We’re so glad you found Marlboro, and it sounds like we would be a good fit for you— tiny, community-oriented, and out-of-the-box are three words that definitely describe us as a school. I work as a tour guide in admissions, and I often get the “describe the typical Marlboro student” question when I’m showing people around our gorgeous campus. Since we are so out-of-the-box, it’s challenging to make any declarations about Marlboro students as a whole, but it seems pretty safe to use these three words to describe us:
Passionate. Students study a wide variety of topics during their time at Marlboro, but one thing that all the classes have in common is deeply engaged discussions between students and professors. Since Marlboro doesn’t have any distribution requirements or major/minor requirements, students choose classes to take based on what they are interested in. No one is taking a class because they’re being forced too— the students in the courses are genuinely excited about what they’re learning, and that’s why they’ve chosen to be there. Everyone you meet in class and on campus is excited to tell you about what they’re working on, and also excited to find out what you’re working on. Basically, we love what we’re doing because we’re doing what we love.
Creative. A lot of students at Marlboro are doing interdisciplinary work for their senior thesis project and throughout their time at Marlboro, and have all kinds of fascinating combinations such as Religion and Dance, Ceramics and Biology, and Architecture and Community Organization, to name just a few. Other students focus very closely on one area, and write novels or dig deeply into a particular area of history or perfect their use of a particular painting technique. There is a huge amount of freedom in terms of how you shape your studies, and Marlboro students are constantly questioning and creating and dreaming.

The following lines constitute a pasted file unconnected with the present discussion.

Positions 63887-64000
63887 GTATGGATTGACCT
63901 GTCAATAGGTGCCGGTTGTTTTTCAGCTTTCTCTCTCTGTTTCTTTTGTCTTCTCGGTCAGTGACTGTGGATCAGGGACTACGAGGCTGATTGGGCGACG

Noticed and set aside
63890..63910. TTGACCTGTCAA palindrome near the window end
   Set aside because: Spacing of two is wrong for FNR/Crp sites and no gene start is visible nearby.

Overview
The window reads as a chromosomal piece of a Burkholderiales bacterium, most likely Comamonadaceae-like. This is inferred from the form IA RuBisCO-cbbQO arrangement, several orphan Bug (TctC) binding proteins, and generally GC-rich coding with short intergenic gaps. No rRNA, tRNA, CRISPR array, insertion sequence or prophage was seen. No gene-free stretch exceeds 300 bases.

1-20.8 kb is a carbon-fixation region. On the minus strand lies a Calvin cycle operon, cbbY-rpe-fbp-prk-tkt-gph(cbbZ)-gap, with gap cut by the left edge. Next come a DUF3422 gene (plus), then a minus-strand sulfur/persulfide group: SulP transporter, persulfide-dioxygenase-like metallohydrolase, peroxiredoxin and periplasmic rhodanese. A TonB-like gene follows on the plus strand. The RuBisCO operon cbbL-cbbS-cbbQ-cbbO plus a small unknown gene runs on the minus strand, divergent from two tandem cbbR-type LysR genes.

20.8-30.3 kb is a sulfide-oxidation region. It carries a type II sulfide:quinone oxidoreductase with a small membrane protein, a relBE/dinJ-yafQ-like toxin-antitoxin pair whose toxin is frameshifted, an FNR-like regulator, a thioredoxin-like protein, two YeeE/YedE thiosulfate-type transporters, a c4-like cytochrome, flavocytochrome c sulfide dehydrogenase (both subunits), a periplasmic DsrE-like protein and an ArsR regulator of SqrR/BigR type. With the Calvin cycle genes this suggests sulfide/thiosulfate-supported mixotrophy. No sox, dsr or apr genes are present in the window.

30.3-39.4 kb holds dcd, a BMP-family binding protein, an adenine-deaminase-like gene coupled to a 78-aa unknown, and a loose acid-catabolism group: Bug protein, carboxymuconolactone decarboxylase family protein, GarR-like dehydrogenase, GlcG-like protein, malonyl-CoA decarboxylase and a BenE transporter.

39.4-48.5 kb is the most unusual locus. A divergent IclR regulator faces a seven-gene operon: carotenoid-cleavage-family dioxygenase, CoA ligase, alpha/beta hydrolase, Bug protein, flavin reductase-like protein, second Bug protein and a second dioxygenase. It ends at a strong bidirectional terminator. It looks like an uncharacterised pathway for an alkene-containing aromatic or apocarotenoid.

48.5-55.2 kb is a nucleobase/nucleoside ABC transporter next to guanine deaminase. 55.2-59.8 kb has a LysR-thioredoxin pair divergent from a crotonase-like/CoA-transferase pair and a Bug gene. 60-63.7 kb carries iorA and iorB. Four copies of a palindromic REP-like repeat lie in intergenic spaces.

Curious. Besides having the freedom to pursue the courses they’re really interested in, Marlboro students can also design their own courses, one-on-one classes with a professor or small group workshops or student-taught courses during their senior year. All of these projects grow out of questions— how does this work? why did this happen? what will happen if I do this?— and this adventurous spirit is not only contained to the classroom. Students are continually figuring out ways to make our campus function more sustainably, to make it more beautiful, and to provide a better place for us to live and work and learn. In the classroom, your teachers are encouraging you to ask questions and listen to each other and discover every step of the way.
Check out our website, https://www.marlboro.edu to read biographies of our professors, check out the current course list, and find out what events are happening on campus. Let us know if you have any other questions!
Phoebe, class of ‘15